September 27th, 2013
Transparency was supposed to be a White House priority from the very start. In his first inaugural address, when the world celebrated an historic and improbable election, Barack Obama made the case for how an open government was necessary to earn the trust of the people. The next day, he issued a memo that asserted his commitment to creating an “unprecedented level of openness.” And in February, more than four years later, President Obama claimed his to be “the most transparent administration in history.”
Perhaps the least publicized example of that statement’s dishonesty is the White House’s efforts to negotiate the biggest trade agreement since the mid 1990s in near-total secrecy.
The Trans-Pacific Partnership, or TPP, has been in negotiations since 2007. In November 2009 the Obama administration made it a centerpiece of the United States Trade Representative’s (USTR) work. The 12 countries currently negotiating the deal, which include Australia, Chile, Japan, and Singapore, account for nearly 40% of the global economy and one-third of international trade. Yet to characterize the TPP as a trade deal is imprecise, if not disingenuous. The agreement has less to do with the exchange of goods than with altering regulations covering medicine, agriculture, finance, intellectual property, and labor and environmental standards. For example, under the TPP, if a U.S. law conflicted with the pact’s mandates, foreign investors could sue through an independent tribunal to re-coup their so-called “expected future profits.” The TPP stands as a threat to sovereignty at the federal, state and local level.
Prying at the Text
Despite its claims to the contrary, the Obama administration has been far less transparent on trade-related deals than its predecessors. In 2001, during negotiations over the Free Trade Area of the Americas (FTAA), George W. Bush’s trade representative made the deal’s working text public, with some redactions so as to preserve anonymity. The current administration has so far refused demands to release the text. What little is known about the deal is based on the generalized testimony of those who have seen the text and on portions that have been anonymously leaked.
Frustration and outrage have been building. In March of this year, 400 civil society groups, including the Sierra Club and Global Exchange, signed a letter deploring the administration’s secrecy and demanding a public debate around the deal. Even members of Congress have been denied access to the text, and those who have seen parts of it have been unable to share it with their assistants because of its classified status. In June, two-thirds of Democratic freshmen in the House of Representatives signed a letter to party leadership about the lack of debate. Shortly thereafter, in response to a wave of citizen comments, the USTR gave Representative Alan Grayson access to the TPP’s text. In an email to supporters, he wrote that the TPP “hands the sovereignty of our country over to corporate interests.”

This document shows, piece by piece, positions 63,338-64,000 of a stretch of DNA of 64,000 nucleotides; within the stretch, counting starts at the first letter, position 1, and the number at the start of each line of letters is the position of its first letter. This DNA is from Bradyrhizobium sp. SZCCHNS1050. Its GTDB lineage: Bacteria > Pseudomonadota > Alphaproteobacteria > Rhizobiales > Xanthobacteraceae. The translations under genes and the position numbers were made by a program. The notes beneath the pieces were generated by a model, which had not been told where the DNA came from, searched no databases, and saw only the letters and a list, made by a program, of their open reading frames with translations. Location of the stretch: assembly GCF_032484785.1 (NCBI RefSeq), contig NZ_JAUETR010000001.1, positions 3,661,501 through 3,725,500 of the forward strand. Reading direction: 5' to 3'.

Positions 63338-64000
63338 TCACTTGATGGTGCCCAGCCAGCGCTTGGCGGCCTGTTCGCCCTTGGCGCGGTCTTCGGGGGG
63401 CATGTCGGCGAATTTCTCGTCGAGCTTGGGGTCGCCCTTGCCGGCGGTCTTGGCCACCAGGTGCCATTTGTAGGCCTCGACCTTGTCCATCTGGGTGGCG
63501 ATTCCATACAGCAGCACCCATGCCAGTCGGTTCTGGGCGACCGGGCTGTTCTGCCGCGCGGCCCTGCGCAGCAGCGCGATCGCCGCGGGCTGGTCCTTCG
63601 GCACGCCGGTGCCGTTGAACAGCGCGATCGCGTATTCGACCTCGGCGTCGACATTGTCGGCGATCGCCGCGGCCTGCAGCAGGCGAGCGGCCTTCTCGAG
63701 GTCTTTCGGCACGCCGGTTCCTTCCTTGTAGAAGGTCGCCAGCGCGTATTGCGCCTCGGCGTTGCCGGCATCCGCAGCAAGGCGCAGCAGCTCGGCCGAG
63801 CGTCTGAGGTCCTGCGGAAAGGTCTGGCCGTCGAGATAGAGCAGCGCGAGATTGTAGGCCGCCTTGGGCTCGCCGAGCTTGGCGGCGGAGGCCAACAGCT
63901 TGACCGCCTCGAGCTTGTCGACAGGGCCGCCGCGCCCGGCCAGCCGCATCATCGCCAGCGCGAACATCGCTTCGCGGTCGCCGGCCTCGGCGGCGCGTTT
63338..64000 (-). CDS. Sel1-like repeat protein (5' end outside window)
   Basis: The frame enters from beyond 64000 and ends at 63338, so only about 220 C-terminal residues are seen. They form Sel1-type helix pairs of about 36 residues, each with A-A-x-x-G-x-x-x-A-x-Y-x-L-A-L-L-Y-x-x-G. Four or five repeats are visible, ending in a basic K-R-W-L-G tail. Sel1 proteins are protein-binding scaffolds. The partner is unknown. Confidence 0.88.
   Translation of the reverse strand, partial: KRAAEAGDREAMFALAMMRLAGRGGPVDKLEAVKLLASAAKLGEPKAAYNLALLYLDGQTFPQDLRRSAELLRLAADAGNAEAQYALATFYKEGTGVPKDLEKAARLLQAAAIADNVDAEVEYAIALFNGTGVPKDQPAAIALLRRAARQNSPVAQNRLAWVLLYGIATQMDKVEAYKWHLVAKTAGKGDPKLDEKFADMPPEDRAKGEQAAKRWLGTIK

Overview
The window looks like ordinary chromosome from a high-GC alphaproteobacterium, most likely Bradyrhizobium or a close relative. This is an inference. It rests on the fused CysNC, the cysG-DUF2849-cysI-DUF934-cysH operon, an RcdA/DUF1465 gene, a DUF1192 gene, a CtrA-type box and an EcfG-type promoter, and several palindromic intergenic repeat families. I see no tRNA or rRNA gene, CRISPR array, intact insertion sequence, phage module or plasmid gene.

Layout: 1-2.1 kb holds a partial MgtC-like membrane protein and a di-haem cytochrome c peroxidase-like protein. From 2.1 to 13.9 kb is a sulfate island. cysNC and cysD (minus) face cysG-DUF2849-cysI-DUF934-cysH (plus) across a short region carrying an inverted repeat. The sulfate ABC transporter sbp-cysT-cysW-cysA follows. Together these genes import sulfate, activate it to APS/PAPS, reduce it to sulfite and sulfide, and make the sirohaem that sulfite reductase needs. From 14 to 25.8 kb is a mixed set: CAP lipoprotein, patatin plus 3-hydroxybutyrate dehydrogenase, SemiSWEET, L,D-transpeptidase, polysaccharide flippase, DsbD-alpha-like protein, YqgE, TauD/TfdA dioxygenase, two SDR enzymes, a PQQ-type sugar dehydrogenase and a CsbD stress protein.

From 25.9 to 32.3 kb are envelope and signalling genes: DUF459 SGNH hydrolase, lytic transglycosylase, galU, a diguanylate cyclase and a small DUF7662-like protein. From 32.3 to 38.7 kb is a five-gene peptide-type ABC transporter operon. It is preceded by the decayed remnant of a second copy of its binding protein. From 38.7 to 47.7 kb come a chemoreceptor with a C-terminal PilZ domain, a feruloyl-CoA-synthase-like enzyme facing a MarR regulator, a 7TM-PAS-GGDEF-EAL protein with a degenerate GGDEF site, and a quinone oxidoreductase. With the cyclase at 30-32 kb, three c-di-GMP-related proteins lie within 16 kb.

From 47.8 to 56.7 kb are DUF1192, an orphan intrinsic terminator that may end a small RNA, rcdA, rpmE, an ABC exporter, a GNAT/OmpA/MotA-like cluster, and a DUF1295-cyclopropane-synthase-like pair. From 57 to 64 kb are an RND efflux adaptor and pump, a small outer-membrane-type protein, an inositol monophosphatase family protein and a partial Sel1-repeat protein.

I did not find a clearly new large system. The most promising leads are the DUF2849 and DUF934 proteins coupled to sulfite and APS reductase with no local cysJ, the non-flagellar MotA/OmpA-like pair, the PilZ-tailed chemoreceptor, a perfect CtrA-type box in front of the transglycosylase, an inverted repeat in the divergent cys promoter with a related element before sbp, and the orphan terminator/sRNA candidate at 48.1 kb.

Around the same time, Senator Elizabeth Warren wrote a letter to then-nominee for Trade Representative Michael Froman, challenging the rationale for keeping the agreement private. “If transparency would lead to widespread public opposition to a trade agreement, then that trade agreement should not be the policy of the United States,” Warren wrote. Less than a week later, Warren voted against Froman’s confirmation.
A Boon for Workers?
In the absence of public debate, the administration has sought to drum up political support for the TPP by making grand projections for economic growth and job creation. American labor groups have apparently not been impressed. At the AFL-CIO’s 2013 convention, held September 8th to 11th, the nation’s largest labor federation reached a resolution that, in a nod to the Occupy movement, read, “So long as the TPP appears poised to promote the rights of the 1%—rather than shared gains from trade—we, along with our international labor movement and civil society partners, will oppose its adoption and implementation.” On September 10 the Center for Economic and Policy Research published an analysis that found the overall economic gains from the deal would be negligible, while only the highest-paid workers would gain if it became law.
Given that the TPP follows in the model of previous treaties such as the North American Free Trade Agreement (NAFTA) and various bilateral trade pacts, its projected effects on employment and inequality are unsurprising. President Clinton, who championed the model of corporate globalization, had famously promised that NAFTA would bring 200,000 new high-wage jobs to the U.S. What actually happened was the opposite. The year before NAFTA was signed, the U.S. trade balance with Mexico was a $1.6 billion surplus. In 2011, it had become a $64.5 billion deficit, representing hundreds of thousands of lost jobs.